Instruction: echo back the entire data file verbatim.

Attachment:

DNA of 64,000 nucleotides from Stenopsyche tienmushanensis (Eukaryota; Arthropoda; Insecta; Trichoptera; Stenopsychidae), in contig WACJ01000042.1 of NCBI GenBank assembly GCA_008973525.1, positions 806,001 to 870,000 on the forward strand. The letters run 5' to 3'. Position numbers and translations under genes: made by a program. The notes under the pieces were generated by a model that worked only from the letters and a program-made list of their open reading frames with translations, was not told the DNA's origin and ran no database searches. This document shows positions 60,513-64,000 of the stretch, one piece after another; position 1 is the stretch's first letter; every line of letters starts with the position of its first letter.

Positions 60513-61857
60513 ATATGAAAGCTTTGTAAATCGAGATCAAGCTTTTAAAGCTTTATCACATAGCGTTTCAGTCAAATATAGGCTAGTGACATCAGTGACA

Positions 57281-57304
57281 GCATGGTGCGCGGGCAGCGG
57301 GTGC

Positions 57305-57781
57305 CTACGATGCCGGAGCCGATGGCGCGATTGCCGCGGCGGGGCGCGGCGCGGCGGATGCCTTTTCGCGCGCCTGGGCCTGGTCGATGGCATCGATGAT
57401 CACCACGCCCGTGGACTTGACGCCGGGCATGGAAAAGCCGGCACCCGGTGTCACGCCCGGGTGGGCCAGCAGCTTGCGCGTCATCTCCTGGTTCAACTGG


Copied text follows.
DNA of 64,000 nucleotides from Stenopsyche tienmushanensis (Eukaryota; Arthropoda; Insecta; Trichoptera; Stenopsychidae), in contig WACJ01000042.1 of NCBI GenBank assembly GCA_008973525.1, positions 806,001 to 870,000 on the forward strand. The letters run 5' to 3'. Position numbers and translations under genes: made by a program. The notes under the pieces were generated by a model that worked only from the letters and a program-made list of their open reading frames with translations, was not told the DNA's origin and ran no database searches. This document shows positions 60,513-64,000 of the stretch, one piece after another; position 1 is the stretch's first letter; every line of letters starts with the position of its first letter.

Positions 60513-61857
60513 ATATGAAAGCTTTGTAAATCGAGATCAAGCTTTTAAAGCTTTATCACATAGCGTTTCAGTCAAATATAGGCTAGTGACATCAGTGACA

Positions 57281-57304
57281 GCATGGTGCGCGGGCAGCGG
57301 GTGC

Positions 57305-57781
57305 CTACGATGCCGGAGCCGATGGCGCGATTGCCGCGGCGGGGCGCGGCGCGGCGGATGCCTTTTCGCGCGCCTGGGCCTGGTCGATGGCATCGATGAT
57401 CACCACGCCCGTGGACTTGACGCCGGGCATGGAAAAGCCGGCACCCGGTGTCACGCCCGGGTGGGCCAGCAGCTTGCGCGTCATCTCCTGGTTCAACTGG